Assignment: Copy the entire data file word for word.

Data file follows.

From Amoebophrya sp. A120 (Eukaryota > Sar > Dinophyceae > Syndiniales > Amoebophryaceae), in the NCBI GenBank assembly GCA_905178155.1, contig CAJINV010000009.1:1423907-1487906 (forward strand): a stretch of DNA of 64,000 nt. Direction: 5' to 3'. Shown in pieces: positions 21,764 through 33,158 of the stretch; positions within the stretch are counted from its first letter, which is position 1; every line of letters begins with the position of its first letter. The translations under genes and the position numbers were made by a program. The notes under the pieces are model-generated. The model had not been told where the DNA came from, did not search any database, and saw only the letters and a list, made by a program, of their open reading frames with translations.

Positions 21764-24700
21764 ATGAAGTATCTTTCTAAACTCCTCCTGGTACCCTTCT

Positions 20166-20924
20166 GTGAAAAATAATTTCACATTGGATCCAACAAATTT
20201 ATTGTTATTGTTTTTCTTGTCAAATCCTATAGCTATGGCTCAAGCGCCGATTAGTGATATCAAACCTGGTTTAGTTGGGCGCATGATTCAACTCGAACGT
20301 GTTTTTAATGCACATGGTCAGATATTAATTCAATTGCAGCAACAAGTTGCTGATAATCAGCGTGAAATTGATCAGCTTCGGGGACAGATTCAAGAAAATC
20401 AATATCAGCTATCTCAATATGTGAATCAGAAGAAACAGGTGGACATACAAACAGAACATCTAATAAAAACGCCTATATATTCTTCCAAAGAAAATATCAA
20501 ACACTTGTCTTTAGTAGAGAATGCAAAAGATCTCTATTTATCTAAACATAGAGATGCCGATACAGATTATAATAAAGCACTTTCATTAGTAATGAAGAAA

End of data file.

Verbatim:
From Amoebophrya sp. A120 (Eukaryota > Sar > Dinophyceae > Syndiniales > Amoebophryaceae), in the NCBI GenBank assembly GCA_905178155.1, contig CAJINV010000009.1:1423907-1487906 (forward strand): a stretch of DNA of 64,000 nt. Direction: 5' to 3'. Shown in pieces: positions 21,764 through 33,158 of the stretch; positions within the stretch are counted from its first letter, which is position 1; every line of letters begins with the position of its first letter. The translations under genes and the position numbers were made by a program. The notes under the pieces are model-generated. The model had not been told where the DNA came from, did not search any database, and saw only the letters and a list, made by a program, of their open reading frames with translations.

Positions 21764-24700
21764 ATGAAGTATCTTTCTAAACTCCTCCTGGTACCCTTCT

Positions 20166-20924
20166 GTGAAAAATAATTTCACATTGGATCCAACAAATTT
20201 ATTGTTATTGTTTTTCTTGTCAAATCCTATAGCTATGGCTCAAGCGCCGATTAGTGATATCAAACCTGGTTTAGTTGGGCGCATGATTCAACTCGAACGT
20301 GTTTTTAATGCACATGGTCAGATATTAATTCAATTGCAGCAACAAGTTGCTGATAATCAGCGTGAAATTGATCAGCTTCGGGGACAGATTCAAGAAAATC
20401 AATATCAGCTATCTCAATATGTGAATCAGAAGAAACAGGTGGACATACAAACAGAACATCTAATAAAAACGCCTATATATTCTTCCAAAGAAAATATCAA
20501 ACACTTGTCTTTAGTAGAGAATGCAAAAGATCTCTATTTATCTAAACATAGAGATGCCGATACAGATTATAATAAAGCACTTTCATTAGTAATGAAGAAA